Texas A&M University could see $29 million in cuts to its current state funding over the next two years under the latest draft of the Texas Senate's state budget. Under the Senate's newly adjusted budget announced Wednesday, each university in the state would receive a 6 to 10 percent reduction of its current 2016-2017 funding levels. The Senate's updated budget proposal marks a shift from its first draft, which caused concern throughout the higher education community for its total removal of special-items funding -- a critical financial component for many regional universities. Texas A&M's College Station campus would account for more than half of the so-called equity adjustment contributed by universities, paying in nearly $77 million of the total amount.
U. of Missouri reveals plans for covering budget cuts
The School of Medicine and campus operations will make the biggest contributions to cover a $17 million gap between budgeted spending and available revenue on the University of Missouri's Columbia campus. MU released figures Thursday showing how unrestricted reserve funds would be used to make up for lost state revenue withheld in January by Gov. Eric Greitens. Under a formula announced by interim Chancellor Hank Foley Wednesday at a general faculty meeting, each unit on campus is being taxed based on its ability to shoulder additional burdens. The decisions only address the immediate shortfall in the budget year that ends June 30. The gap in the coming fiscal year is expected to grow to as much as $50 million, because of continued state funding cuts and declining tuition revenues. The size of the budget shortfall means the university will likely have to cut employees.
Proposed federal budget would imperil Pell and low-income students, critics say
The document outlining the Trump administration's first budget, released in a bare-bones outline Thursday, states that the White House plan "safeguards" the Pell Grant program and would leave the key financial aid source for needy students on "sound financial footing for the next decade." But many advocates for low-income students say the opposite is true. By taking about a third of the program's multi-billion-dollar surplus and cutting other college access programs, they assert, the new administration would jeopardize Pell's long-term sustainability and harm the prospects of low-income students. What the White House is calling its "skinny budget" -- a broad outline of the detailed 2018 fiscal proposal due from the administration later this spring -- seeks an overall cut of 13 percent of the Department of Education's funding from the current year.
Where Will the Government Look for Thousands of New Border Agents? On College Campuses
The Trump administration wants to hire 5,000 new Customs and Border Protection officers, and colleges are a prime recruiting ground.At a University of Maryland University College career fair last week, the scene was familiar: Students and recent alumni of the flagship's online college, dressed in their professional best with blazers, name tags, and business cards, lingered before tables of recruiters, who gave out free merchandise and spoke of job opportunities. The longest line of job seekers was at the U.S. State Department's table -- ironic, since hiring at the department is still stalled under a partial freeze signed by President Trump. Right across from that table, only a handful of prospective hires waited to speak with representatives of an agency with sunnier employment prospects --- U.S. Customs and Border Protection. In a corner, next to a table for the Washington Nationals, a border-patrol agent and a CBP officer, whose job is to maintain security at ports of entry, stood dressed in full uniform, ready to recruit.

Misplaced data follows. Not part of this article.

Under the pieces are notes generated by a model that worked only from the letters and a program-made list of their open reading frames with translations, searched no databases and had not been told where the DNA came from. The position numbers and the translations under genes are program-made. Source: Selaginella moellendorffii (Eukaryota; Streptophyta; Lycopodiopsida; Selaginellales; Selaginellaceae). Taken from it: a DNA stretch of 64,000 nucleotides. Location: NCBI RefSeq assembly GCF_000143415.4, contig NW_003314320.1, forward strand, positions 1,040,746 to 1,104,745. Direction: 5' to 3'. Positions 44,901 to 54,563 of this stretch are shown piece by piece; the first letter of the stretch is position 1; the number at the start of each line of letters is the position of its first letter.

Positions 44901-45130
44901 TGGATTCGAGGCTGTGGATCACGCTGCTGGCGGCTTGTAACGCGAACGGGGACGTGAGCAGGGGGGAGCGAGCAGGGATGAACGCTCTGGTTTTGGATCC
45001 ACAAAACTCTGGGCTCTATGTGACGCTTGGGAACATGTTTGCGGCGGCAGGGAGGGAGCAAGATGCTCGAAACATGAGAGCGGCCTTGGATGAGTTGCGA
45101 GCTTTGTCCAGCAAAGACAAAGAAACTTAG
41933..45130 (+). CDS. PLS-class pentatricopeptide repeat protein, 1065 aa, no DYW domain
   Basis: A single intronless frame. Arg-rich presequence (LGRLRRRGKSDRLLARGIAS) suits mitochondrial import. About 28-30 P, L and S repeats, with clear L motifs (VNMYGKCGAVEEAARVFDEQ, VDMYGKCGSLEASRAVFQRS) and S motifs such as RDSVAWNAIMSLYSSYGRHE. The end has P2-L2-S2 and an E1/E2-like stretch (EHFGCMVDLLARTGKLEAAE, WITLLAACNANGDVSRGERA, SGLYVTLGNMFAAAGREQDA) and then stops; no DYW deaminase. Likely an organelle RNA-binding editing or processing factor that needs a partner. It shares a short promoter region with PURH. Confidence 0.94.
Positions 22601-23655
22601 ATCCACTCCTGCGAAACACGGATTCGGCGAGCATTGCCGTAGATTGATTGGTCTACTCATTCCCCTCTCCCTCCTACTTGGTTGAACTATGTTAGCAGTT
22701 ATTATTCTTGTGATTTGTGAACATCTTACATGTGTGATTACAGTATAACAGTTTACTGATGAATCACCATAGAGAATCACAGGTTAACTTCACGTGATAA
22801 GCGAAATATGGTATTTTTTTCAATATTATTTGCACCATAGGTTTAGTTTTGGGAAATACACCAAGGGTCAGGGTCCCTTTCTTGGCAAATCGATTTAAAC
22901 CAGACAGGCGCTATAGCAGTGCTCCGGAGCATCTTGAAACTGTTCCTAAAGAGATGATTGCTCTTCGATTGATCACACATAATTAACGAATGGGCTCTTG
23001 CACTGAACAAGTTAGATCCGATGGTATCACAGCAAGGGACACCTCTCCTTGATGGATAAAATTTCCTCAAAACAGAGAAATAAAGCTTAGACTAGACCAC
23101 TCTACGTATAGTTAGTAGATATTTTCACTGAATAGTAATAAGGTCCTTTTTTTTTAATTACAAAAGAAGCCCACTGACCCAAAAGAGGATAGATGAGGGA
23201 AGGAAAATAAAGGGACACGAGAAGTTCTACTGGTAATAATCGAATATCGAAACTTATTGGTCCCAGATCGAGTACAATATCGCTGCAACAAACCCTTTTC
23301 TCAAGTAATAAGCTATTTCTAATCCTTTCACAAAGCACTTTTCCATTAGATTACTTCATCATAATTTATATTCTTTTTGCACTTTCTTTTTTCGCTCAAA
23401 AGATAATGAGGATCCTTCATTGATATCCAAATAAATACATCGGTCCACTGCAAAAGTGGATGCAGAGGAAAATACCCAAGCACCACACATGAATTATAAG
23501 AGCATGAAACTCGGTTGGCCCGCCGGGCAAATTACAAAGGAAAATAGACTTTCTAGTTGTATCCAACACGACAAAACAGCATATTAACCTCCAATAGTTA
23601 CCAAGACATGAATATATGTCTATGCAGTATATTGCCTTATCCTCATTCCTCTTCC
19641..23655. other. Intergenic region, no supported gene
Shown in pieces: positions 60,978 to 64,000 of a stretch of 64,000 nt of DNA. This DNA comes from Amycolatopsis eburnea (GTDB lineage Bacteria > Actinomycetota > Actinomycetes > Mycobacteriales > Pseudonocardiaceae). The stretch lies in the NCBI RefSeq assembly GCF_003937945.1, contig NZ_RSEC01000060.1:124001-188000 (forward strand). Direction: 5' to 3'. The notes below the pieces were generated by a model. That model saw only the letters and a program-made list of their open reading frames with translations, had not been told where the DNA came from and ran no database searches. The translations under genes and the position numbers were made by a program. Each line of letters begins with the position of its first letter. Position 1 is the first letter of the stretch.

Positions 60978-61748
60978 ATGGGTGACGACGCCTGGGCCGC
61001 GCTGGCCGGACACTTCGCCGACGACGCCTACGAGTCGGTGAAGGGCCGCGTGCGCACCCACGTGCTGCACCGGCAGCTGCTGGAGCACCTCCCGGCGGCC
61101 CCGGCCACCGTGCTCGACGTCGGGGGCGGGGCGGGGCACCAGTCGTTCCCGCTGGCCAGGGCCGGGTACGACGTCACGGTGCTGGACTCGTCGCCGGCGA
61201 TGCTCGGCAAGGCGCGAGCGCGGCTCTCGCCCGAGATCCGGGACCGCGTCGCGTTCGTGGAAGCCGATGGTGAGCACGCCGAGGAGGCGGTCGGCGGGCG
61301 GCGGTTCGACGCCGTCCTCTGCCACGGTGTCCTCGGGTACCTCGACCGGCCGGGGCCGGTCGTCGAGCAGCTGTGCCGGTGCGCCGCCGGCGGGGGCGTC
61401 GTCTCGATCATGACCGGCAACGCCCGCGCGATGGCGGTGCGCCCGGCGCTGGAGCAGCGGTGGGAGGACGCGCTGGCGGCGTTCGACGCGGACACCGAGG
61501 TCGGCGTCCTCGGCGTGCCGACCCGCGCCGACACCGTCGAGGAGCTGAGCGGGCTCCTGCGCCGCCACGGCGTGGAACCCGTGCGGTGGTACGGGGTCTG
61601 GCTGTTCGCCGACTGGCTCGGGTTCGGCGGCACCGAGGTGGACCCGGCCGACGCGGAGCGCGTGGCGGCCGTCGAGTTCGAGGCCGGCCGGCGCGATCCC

Tennessee Bureau of Investigation report: Sexual assaults down at 4 Memphis colleges
One year after five of the seven major institutions of higher learning in Memphis reported increases in sexual assaults, those numbers dropped at every school except the University of Memphis in 2016. That's based on the 2016 "Crime on Campus" report, which was released Thursday by the Tennessee Bureau of Investigation. That mirrors the statewide numbers on sexual assaults, according to the TBI report. From 2015 to 2016, total forcible sexual assaults at the state's campuses decreased by 27 percent. Rapes also saw a 27 percent decrease, dropping from 62 to 45. In 2015, reported sexual assaults increased to varying degrees at the University of Memphis, Rhodes College, Christian Brothers University, Southwest Tennessee Community College and the Memphis College of Art. But in 2016, however, numbers reported to the TBI showed every one of those schools with a drop in that category, except the U of M which increased from six offenses to nine.

Faster pace awaits Mississippi State against Troy in first round of NCAAs
Up-tempo games don't faze Vic Schaefer. In fact, the Mississippi State women's basketball coach offered a warning Thursday to opponents that think his team won't be able to keep pace in up-and-down action. "I think you better be careful about playing my team really fast," Schaefer said. "I think our kids are real comfortable playing in that environment, especially when you have the depth we have. I think we're really, really comfortable playing really fast." But coming off its lowest-scoring game of the season, it remains to be seen if MSU is ready for the high-scoring exploits of the Troy Trojans. That question will be answered at 1:30 p.m. Friday (ESPN2) when second-seeded MSU (29-4) plays host to 15th-seeded Troy (22-10) in the first round of the NCAA tournament at Humphrey Coliseum.
Humpty dance: Road to the Final 4 begins at home